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49ers & Ravens In The Harbaugh Bowl

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Superbowl XLVIIPay per head offices located in Costa Rica are excited about the upcoming 2013 Superbowl. For the first time in the history of the Super Bowl, two brothers will represent the two opposing teams as head coaches participating in Super Bowl XLVII in New Orleans of Feb. 3.

Hardy congratulations go out to both Jim and John Harbaugh for bringing their teams, against all odds, to this momentous occasion.  It was an uphill battle for both these young coaches.  Pay per head shops as well as Las Vegas handicappers had them way down on the list of probables to make it down to New Orleans for the big game.

Both brothers are downplaying the brother relationship and the “Har’Bowl” as the game is being touted in the press.  They stress that the emphasis should be directed at the players and the teams, not who the coaches brother is.

The Harbaugh brothers come from a close knit family and have always been competitive and supportive of each other on the playing field. Word has it that they are not even talking on the telephone before the Super Bowl and have restricted their communications to text messages.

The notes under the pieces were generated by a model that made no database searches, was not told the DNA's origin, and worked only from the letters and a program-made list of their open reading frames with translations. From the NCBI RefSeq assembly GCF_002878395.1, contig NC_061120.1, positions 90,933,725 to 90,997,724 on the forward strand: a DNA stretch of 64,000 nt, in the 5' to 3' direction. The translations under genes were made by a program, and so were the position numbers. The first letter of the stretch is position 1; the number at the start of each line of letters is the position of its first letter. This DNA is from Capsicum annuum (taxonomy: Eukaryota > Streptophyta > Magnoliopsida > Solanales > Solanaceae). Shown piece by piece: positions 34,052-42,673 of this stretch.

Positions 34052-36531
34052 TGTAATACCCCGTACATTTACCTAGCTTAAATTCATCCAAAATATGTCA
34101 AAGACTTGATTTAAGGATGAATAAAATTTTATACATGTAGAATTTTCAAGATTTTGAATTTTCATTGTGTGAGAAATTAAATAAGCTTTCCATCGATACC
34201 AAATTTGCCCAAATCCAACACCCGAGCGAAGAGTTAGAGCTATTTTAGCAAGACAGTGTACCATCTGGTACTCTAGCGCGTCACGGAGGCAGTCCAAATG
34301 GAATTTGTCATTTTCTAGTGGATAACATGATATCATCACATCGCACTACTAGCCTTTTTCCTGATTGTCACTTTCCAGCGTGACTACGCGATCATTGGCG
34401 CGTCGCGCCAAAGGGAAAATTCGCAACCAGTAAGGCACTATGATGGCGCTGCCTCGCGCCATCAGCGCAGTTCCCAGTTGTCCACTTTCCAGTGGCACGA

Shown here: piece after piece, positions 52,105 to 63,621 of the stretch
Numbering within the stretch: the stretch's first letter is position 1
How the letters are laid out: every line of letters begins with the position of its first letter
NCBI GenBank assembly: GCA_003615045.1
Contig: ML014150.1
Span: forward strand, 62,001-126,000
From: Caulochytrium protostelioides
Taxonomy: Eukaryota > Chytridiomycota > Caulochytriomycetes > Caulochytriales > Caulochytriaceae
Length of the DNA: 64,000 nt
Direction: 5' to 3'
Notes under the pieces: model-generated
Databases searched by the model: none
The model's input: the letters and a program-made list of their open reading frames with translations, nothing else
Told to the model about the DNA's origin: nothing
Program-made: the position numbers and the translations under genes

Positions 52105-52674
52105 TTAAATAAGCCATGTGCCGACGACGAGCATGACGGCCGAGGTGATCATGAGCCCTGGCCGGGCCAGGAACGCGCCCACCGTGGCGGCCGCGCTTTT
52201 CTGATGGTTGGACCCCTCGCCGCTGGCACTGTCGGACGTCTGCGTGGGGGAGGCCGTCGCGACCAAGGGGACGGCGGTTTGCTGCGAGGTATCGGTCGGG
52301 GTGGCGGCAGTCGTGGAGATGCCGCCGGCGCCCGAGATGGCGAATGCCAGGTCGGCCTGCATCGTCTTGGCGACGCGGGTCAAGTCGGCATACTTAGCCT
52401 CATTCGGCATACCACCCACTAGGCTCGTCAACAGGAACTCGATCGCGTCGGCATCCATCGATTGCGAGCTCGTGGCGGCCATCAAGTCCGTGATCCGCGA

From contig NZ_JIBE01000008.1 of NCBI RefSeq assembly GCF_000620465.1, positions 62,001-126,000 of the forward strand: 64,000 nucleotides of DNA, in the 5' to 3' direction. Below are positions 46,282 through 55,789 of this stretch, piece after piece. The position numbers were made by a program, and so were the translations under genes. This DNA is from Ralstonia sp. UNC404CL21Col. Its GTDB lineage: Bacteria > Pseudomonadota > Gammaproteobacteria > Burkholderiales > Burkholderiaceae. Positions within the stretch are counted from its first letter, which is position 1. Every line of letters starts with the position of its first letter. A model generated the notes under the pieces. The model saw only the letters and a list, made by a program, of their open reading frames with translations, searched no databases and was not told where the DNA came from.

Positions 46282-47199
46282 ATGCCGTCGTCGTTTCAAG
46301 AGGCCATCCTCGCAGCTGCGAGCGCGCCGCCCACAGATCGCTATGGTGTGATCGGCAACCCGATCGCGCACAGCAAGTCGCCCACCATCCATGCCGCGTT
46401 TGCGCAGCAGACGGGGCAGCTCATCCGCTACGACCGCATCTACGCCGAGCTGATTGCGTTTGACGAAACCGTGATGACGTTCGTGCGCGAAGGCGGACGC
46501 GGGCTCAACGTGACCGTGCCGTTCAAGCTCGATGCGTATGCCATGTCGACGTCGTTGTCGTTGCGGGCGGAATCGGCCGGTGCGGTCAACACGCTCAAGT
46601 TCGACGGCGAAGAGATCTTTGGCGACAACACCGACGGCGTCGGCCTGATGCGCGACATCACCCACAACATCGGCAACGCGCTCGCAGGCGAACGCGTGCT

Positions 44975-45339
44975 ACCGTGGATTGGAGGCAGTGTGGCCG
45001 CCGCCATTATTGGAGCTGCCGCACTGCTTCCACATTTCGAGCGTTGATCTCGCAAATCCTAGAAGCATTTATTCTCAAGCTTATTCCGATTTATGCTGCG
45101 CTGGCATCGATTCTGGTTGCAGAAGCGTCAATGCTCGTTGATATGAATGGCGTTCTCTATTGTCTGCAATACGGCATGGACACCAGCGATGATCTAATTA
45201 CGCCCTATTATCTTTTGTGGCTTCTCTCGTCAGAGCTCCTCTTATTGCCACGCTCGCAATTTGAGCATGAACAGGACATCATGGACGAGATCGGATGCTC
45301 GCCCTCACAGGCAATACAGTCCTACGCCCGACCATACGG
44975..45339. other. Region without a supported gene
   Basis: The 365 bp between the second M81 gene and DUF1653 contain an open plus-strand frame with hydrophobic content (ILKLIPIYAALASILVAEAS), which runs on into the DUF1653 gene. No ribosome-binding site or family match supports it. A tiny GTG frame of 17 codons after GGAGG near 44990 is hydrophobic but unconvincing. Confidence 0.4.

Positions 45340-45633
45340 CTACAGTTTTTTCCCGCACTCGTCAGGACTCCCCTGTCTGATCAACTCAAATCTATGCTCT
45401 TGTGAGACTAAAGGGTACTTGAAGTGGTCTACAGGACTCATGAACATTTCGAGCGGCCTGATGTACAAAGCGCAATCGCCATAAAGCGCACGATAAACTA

Even their parents, Jack and Jackie, have been bombarded with questions about the “Har’Bowl”, which they have handled good naturedly and with humor.  During one “viewer call in” with the parents, the moderator announced that there was a call from John in Baltimore….then the question came……”is it true both of you like Jim better than John”.  Well, of course, that was John, pulling a little prank on Mom & Dad.

San Francisco Head Coach Jim Harbaugh is a former All Pro Quarterback whose NFL coaching record now stands at an impressive 27-8-1.

Baltimore Head Coach John Harbaugh is one year older than Jim and coached for the Eagles from ’98-’07 before taking over the Ravens in 2008.

The Harbaugh brothers are consistent in their praise and love for one another and we are hopeful that their friendly, competitive will carry over to the playing field in New Orleans.

“I am proud of him and what he has accomplished as a coach, but more so as a man — as a family man, as a father, as a husband, as a brother and son,” John said of Jim.

As for Jim, he offered this on John, “He’s a great football coach. I’m very proud of my brother. I love him.”

So, instead of the Har’Bowl, maybe we should just call it the “Love Bowl”!

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